Murmur, one of the behaviours explained:
When Murmur is triggered
– a clock sends every 20 seconds a new value: the behavior within Murmur will change and you will notice variations in how many ‘tick’ sounds you hear from which speaker, the length of ‘tick’ sounds combined with noise, how loud and if the movement of the speaker will react to it. It repeats this procedure 3 times for the following objects per unit:
– trigger density of the ‘tick’ sound: how fast trigger the beginning of the sound file. The tick was coincidently recorded at the beginning of the soundfile, which was me pressing the record button. It ended up becoming a prominent element for the composition.
– play duration of the sound file: how long will the sound file be played when it is triggered to do so?
– average volume of the sound file
– volume variation: how much can the volume fluctuate?
– motor synchronicity : how often will the motors synchronise with the tick?
These values are sent to another subpatch called ‘murmurboid’ where the value that is received is put again in a random generator that outputs a number within a certain range of the input value. Therefore what you hear and see is never the same, but also not totally random, because of the conditions that have been made. You can still experience changes in time within this particular behavior of the whole group.
3. Finally, each behaviour sends their messages to one of the:
– 6 Motor faders that regulate speed (PWM)
– 6 Audio players > play the sound file: when and where start, stop and through which filter
– 6 Audio gains: volume of the sound file
How was it to be at Steim?
I had a great time at Steim and felt very much at home. It was nice that I had my own studio where I could concentrate well on developing the work, but I was also happy to share the building with a dynamic and inspiring community where there was always someone working on their projects, whether in the late evening or weekend. It was inspiring to hear sounds in every corner of the house.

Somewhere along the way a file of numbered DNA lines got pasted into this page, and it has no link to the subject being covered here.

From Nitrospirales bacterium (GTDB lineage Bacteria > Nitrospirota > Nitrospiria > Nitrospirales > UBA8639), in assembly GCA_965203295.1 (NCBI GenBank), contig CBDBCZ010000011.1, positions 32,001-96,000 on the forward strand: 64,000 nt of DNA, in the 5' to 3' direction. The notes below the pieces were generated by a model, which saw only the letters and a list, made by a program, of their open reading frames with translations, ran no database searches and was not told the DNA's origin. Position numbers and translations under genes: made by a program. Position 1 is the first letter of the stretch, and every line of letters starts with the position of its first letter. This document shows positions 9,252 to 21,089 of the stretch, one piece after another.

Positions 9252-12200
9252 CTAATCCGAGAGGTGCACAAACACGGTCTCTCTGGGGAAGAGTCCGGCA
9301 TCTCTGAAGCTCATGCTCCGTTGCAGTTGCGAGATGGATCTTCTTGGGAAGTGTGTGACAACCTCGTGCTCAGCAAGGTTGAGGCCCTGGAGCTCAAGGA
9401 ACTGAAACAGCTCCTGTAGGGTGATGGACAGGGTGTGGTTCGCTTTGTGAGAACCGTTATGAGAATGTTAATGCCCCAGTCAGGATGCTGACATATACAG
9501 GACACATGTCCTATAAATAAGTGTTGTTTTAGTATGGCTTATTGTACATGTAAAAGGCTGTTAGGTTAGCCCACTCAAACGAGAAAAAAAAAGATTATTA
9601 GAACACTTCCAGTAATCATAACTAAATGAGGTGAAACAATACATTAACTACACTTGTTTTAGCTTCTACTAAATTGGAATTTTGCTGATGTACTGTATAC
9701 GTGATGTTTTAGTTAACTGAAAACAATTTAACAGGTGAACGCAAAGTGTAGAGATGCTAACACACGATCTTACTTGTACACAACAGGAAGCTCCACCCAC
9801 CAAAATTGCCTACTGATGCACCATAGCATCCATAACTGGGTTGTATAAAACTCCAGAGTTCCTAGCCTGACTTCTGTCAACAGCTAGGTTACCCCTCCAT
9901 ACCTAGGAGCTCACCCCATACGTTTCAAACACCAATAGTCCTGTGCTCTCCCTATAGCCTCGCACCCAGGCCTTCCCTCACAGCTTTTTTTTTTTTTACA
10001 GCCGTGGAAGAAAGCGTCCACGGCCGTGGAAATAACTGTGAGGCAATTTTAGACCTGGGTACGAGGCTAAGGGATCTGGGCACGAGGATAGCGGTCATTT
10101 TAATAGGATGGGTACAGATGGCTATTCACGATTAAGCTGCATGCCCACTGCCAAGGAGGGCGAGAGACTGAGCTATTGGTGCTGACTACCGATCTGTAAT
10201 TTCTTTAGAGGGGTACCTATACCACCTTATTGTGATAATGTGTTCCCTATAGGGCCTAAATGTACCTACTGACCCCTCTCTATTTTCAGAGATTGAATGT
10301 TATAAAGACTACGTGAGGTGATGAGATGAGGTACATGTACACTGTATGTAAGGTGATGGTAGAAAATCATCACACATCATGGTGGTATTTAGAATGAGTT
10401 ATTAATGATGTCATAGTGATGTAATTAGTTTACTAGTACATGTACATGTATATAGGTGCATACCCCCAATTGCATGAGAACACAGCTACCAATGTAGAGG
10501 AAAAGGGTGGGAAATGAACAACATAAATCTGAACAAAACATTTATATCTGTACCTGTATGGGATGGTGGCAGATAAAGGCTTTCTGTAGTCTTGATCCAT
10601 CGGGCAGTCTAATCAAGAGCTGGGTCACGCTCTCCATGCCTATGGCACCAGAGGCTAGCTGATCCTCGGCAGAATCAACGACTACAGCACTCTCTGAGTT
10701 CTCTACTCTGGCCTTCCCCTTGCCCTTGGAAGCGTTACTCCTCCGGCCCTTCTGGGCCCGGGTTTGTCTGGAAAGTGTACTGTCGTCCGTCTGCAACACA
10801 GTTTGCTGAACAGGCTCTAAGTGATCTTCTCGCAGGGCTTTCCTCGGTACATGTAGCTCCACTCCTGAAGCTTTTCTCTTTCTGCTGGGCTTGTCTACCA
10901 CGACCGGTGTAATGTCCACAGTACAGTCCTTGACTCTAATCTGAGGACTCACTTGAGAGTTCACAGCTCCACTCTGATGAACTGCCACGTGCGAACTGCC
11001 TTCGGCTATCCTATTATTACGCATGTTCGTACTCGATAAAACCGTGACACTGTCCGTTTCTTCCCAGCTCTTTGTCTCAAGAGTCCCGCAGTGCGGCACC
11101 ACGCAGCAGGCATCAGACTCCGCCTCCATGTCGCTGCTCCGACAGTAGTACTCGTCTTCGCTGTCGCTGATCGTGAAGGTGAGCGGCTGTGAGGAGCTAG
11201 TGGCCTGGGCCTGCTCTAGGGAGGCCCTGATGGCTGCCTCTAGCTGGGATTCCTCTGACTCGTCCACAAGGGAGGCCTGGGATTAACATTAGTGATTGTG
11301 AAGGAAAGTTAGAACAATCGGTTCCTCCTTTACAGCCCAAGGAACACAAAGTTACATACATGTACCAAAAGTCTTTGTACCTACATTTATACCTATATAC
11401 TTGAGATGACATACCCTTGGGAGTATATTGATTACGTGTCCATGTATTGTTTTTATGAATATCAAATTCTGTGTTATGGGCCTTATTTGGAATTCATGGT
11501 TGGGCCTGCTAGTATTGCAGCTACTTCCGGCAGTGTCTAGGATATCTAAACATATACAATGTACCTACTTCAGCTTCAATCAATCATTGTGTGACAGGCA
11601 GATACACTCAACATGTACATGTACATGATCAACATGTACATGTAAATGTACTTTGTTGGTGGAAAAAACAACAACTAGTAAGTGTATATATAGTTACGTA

I enjoyed the conversations with the staff, the Instruments&Interfaces students and fellow resident Mark Ijzerman, but also the dinners and late night drinks together.
I found it sad to realize that this was probably the last time that I would be working in this building – a place that carries such a long and rich history in Electro Instrumental Music – since Steim had to move out by the end of the year. I also won’t forget the Mafalda cartoon hanging on the wall of the Electronic workshop, which I understand as an inside joke on what is music and what not.
The staff was very sweet and helpful, from the equipment that I needed to setting up an improvised kitchen in the attic of Steim. I was staying in a room at Mediamatic besides the Central Station, which felt like sleeping in a greenhouse! The Muziekgebouw aan’t IJ was on a walking distance where I went to see one of the Oorsprong Curators Series at the Bimhuis.
Initially being born and raised in Amsterdam, the residency made me experience my hometown differently in a good way.
During my last week, Kees assisted me with the audio recording of The Monads and gave me some tips on how to record the installation well.
Thank you so much Steim for everything! Hopefully until next time in your new building!
After the residency
After the residency I could present The Monads in a variety of interesting places for which I adjusted the spatial setup according to the architectural space, such as an old windmill in Zeeland at the Kunstschouw, a warehouse in a former WWII fort at the Fort Process Sound Art festival in Newhaven, the Veemgebouw at the Dutch Design Week in Eindhoven, the Kruithuis at November Music in Den Bosch and the Keilepand at Tec Art during Art Rotterdam.
Some mechanical parts were also re-designed at a later stage, so each unit was even more reduced in its parts, became more stable and easier to build up and down.